Health-related quality of life during and after stem cell transplantation
2013 (English)Licentiate thesis, comprehensive summary (Other academic)
Hematopoietic stem cell transplantation (HSCT) is an established treatment for a variety of malignant diseases, as well as a small proportion of non-malignant disorders. The treatment before the HSCT (called conditioning) can be either myeloablative (MAC) or given with reduced intensity (RIC). MAC is associated with high toxicity due to high doses of chemotherapy with or without total body irradiation (TBI), and is used in both autologous and allogeneic HSCT. In autologous HSCT the patient is the donor, and in allogeneic HSCT the donor is a sibling or an unrelated donor. RIC regimens are associated with reduced toxicity and are only for patients undergoing allogeneic HSCT. Both autologous and allogeneic HSCT have a strong effect on the patients’ health-related quality of life (HRQL). The two studies in this thesis were initiated when RIC was introduced at a hematological department in south-east Sweden in 2001. The overall purpose was to evaluate HRQL in patients undergoing HSCT. The studies covered the whole inpatient period and the following three years in order to have a comprehensive assessment of the patients’ HRQL over time. HRQL was assessed 13 times from baseline up to three years after HSCT with the instrument EORTC QLQ-C-30. The instrument consists of 30 items divided into three major domains: functional status, symptom status, and global health/QoL. Almost all functional scales, global health status/QoL, symptom scales and single items were significantly affected in the two studies during the first two to three weeks from baseline. The symptoms that patients estimated to be the most severe in the studies were nausea and vomiting, loss of appetite, fatigue, and diarrhea. Two months after HSCT nearly all functional scales, global health status/QoL, symptom scales and single items in Study I had returned to the same value as at baseline in patients undergoing autologous HSCT. It took up to two years for patients undergoing allogeneic HSCT in Study II to return to the same value as at baseline. For patients in Study I, role-, emotional-, and social function, fatigue and dyspnea had significantly improved at the 3-year follow-up compared to baseline, whereas role function was the only function that had improved in Study II. Patients with lymphoma in Study I experienced significantly worse HRQL in week 2 and appetite loss at month 2 than patients with multiple myeloma (MM). Patients treated with MAC in Study II had significantly worse fatigue and nausea and vomiting at baseline and pain, sleep disturbance, appetite loss and diarrhea at weeks 3 and 4 than patients treated with RIC. Patients with extensive chronic Graft versus Host Disease (GvHD) in Study II reported significantly impaired physical function, role function, and global health status/QoL than patients with limited or no chronic GvHD. These results provide a good overview of patients’ symptoms and HRQL during and after HSCT and indicate when they require increased support from healthcare professionals. The results also demonstrate the importance of close follow-ups during the first year after HSCT in order to improve preventive interventions. The quick recovery of patients in Study I suggests that the extensive treatment is well tolerated.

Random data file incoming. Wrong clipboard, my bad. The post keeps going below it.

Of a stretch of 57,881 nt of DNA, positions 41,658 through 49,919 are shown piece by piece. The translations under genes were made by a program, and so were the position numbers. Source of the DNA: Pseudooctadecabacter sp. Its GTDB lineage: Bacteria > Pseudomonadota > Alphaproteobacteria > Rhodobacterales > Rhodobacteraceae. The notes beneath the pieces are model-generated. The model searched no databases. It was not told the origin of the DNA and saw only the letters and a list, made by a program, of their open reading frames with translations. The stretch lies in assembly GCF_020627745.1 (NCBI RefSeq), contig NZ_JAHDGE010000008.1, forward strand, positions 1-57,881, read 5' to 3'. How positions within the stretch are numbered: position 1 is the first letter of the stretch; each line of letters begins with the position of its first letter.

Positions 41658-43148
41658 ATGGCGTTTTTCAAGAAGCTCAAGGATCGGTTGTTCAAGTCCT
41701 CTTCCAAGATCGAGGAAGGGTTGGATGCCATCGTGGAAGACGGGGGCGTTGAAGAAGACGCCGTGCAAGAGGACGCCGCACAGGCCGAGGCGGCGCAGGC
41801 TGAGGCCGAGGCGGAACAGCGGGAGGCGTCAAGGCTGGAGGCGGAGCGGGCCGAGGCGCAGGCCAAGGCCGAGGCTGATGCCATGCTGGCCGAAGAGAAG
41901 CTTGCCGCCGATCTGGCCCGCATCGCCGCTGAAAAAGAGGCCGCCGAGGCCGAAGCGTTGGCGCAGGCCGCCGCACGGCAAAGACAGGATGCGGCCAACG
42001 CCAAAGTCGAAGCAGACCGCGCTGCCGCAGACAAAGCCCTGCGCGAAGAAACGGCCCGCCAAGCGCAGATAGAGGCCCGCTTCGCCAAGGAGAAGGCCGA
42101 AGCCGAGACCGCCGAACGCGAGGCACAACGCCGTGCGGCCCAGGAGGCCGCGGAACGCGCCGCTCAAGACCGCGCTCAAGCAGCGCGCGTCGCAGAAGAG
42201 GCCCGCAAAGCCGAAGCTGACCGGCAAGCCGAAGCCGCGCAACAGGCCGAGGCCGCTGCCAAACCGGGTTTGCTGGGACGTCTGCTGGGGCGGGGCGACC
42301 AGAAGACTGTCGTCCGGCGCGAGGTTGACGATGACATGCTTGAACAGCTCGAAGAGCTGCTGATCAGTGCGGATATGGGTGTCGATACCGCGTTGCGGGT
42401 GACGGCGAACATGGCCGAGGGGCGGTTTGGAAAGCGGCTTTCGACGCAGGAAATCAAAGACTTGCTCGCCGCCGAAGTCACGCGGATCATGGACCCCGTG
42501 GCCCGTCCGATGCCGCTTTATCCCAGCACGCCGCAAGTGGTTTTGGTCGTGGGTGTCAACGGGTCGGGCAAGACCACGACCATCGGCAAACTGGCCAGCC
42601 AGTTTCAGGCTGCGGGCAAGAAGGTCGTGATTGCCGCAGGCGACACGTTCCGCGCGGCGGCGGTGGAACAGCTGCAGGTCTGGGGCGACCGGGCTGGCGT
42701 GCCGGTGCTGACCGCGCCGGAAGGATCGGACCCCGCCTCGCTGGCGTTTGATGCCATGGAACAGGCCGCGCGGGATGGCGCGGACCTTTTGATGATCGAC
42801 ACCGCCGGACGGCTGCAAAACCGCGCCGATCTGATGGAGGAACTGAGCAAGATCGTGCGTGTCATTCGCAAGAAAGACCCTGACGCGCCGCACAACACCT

Place, publisher, year, edition, pages
Linköping: Linköping University Electronic Press, 2013. , 50 p.
Linköping Studies in Health Sciences. Thesis, ISSN 1100-6013 ; 125
Medical and Health Sciences
IdentifiersURN: urn:nbn:se:liu:diva-92806ISBN: 978-91-7519-670-1 (print)OAI: oai:DiVA.org:liu-92806DiVA: diva2:622622
2013-05-31, Almen, ingång 65, Campus US, Linköpings universitet, Linköping, 13:15 (Swedish)
Börjeson, Sussanne, Associate ProfessorLotfi, Kourosh, Dr.
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